Studio portraits Duke Men's Basketball Jon Gardiner/Duke Photography

The ACC has traditionally been one of college basketball’s toughest conferences. With Syracuse, Pittsburgh, and Notre Dame being added to the mix last year, and Louisville this year, the ACC shapes up to be among the most difficult of conferences once again this season. Ten teams could be representing the ACC come tournament time, the most, by-far, for any conference.


Coming off an early exit from last year’s tournament, expectations are high in Durham once again. The Blue Devils will attempt to replace their top two scorers from last season (lottery picks Jabari Parker and Rodney Hood) with a recruiting class that was the consensus top in the nation. Duke has four returning rotation players from last year in guards Quinn Cook and Rasheed Sulaimon and in forwards Amile Jefferson and Marshall Plumlee, but legendary coach Mike Krzyzewski will have the difficult task of incorporating four highly touted freshman into the rotation.

Consensus number-one recruit, Jahlil Okafor, was recently named the AP’s preseason Player of the Year, becoming just the third freshman since 2010 to earn such honours. He figures to make an impact immediately, already being compared to the likes of Blake Griffin, but it will likely fall on the shoulders of freshman guards, Tyus Jones and Grayson Allen, as well as freshman forward, Justice Winslow, to determine the ceiling of this squad.

North Carolina

Not to be outdone by the rival Blue Devils, the Tar Heels have their own preseason AP First Team star in guard Marcus Paige. Unlike Duke, however, UNC has some question marks when it comes to its supporting cast. Roy Williams surely has some tricks up his sleeve when it comes to supplementing the scoring of his elite guard, and it looks like it will fall on the shoulders of forwards Kennedy Meeks and Brice Johnson, and guard Justin Jackson. The elite teams in the ACC have depth that will surely challenge the Tar Heels but the star power of Marcus Paige should be enough to keep North Carolina in the hunt for a number-one seed for the majority of the season.


Rick Pitino and the Cardinals are the latest elite school to join the ACC and they bring with them a 6’8 beast in Montrezl Harrell. This forward has been on my radar since watching him take over in the 2012 Big East tournament and the junior is sure to see his draft stock rise playing in the star-studded ACC. He completes the trifecta of ACC stars among the preseason AP First Team honours and could very well end up as the conference POY when it’s all said and done (likewise with Coach Pitino and the COY award).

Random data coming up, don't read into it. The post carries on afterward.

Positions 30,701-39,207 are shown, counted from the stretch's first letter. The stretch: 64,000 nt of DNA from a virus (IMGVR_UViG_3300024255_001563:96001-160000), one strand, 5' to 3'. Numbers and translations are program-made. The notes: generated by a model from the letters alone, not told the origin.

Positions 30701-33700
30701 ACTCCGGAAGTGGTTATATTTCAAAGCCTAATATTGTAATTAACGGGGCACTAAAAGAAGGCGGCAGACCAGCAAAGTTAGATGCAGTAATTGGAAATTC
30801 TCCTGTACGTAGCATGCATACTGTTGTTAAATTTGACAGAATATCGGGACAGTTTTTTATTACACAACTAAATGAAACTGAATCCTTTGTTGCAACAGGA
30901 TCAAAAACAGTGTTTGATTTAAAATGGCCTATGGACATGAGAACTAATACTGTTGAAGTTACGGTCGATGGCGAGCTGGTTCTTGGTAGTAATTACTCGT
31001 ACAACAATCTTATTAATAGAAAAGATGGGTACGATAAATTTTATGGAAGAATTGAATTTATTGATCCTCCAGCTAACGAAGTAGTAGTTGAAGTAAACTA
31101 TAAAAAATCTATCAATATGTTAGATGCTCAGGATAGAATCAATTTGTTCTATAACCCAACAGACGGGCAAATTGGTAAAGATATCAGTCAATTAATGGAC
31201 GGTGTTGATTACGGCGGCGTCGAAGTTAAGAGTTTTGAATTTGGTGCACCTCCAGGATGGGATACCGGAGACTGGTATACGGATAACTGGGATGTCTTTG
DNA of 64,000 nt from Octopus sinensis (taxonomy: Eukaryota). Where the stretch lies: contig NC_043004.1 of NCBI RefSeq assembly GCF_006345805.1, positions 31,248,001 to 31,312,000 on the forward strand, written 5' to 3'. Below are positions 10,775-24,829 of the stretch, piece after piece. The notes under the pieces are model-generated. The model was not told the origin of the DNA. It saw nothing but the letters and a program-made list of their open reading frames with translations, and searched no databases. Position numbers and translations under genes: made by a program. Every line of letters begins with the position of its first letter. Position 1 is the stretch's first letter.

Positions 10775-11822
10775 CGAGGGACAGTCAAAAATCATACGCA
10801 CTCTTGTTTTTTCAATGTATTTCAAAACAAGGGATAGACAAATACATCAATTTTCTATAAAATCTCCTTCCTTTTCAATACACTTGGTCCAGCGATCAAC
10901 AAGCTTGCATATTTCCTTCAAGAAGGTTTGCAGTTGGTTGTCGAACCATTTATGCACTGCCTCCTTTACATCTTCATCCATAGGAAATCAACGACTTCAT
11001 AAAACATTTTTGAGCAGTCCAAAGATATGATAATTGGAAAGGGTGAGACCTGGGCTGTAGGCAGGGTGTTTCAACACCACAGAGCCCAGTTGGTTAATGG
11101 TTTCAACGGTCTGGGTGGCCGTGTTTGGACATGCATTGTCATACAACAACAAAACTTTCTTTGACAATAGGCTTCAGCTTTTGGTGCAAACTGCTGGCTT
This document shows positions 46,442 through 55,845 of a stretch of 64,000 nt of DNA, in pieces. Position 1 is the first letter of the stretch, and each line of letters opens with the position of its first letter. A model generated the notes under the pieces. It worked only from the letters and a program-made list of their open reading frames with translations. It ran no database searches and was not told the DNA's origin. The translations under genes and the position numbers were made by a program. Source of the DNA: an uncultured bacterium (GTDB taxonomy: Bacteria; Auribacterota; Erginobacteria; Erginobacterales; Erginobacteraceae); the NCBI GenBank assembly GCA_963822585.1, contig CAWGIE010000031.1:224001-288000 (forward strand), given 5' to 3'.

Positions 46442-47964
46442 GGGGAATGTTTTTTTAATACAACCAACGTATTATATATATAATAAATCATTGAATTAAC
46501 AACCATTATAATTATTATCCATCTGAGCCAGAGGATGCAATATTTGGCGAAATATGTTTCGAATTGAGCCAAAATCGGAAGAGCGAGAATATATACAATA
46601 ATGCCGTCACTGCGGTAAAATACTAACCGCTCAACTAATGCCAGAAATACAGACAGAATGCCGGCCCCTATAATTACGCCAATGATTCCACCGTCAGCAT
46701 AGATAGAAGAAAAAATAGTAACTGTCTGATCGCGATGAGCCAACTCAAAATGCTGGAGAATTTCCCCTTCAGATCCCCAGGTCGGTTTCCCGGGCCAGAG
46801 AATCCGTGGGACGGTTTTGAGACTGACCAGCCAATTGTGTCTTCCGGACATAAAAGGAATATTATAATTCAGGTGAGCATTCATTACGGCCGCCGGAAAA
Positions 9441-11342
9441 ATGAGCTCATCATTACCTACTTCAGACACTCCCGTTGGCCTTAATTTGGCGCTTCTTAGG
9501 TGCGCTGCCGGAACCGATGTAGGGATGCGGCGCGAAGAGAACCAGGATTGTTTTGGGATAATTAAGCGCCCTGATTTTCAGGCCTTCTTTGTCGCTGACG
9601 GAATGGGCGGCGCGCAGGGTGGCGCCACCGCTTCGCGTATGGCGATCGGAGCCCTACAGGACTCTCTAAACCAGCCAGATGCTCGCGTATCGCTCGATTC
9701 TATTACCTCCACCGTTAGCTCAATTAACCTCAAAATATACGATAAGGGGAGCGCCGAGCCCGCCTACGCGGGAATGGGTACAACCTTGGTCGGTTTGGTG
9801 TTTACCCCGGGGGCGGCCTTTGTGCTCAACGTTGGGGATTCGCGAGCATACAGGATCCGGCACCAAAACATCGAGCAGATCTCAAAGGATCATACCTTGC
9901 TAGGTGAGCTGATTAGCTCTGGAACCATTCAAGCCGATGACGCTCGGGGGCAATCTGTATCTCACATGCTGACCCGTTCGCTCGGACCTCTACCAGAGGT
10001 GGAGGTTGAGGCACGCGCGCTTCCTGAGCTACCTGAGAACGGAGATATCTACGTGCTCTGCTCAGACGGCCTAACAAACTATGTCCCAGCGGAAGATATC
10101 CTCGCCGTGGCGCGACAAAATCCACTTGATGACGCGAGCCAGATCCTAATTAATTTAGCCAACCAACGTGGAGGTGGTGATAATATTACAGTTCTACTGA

The loss of Russ Smith will be sorely missed in the backcourt (along with the Russ-diculous phrase), and the pressure will be on Chris Jones and Terry Rozier to go up against some of the best guards in the country night-in and night-out in this conference. Wayne Blackshear should help solidify this backcourt.


The defending ACC regular season AND playoff champions are in tough this year, losing key contributors in Joe Harris and Akil Mitchell. The Cavaliers do however three of their top five scorers returning from last year in guard Malcolm Brodgon and forwards Justin Anderson and Anthony Gill. Coach Tony Bennett’s defensive style of coaching should be applicable to this group and Brogdon looks poised to make the jump for stardom this season.


The sophomore season for the Orange in the ACC has many question marks. They head into the season as the preseason 23rd ranked team in the nation. Losing Tyler Ennis, CJ Fair, and Jerami Grant, Cuse probably lost the most talent in the nation. Freshman PG Kaleb Joseph will be the key to SU’s success this season, along with contributions from guard Trevor Cooney and forward Rakeem Christmas.

Best of the Rest:
6. Pittsburgh
7. Miami
8. Notre Dame
9. Florida State
10. NC State

First Team All-ACC
G- Jerian Grant, Senior, Notre Dame
G- Marcus Paige, Junior, UNC
G- Malcolm Brodgon, Junior, Virginia
F- Montrezl Harrell, Junior, Louisvile
F- Jahlil Okafor, Freshman, Duke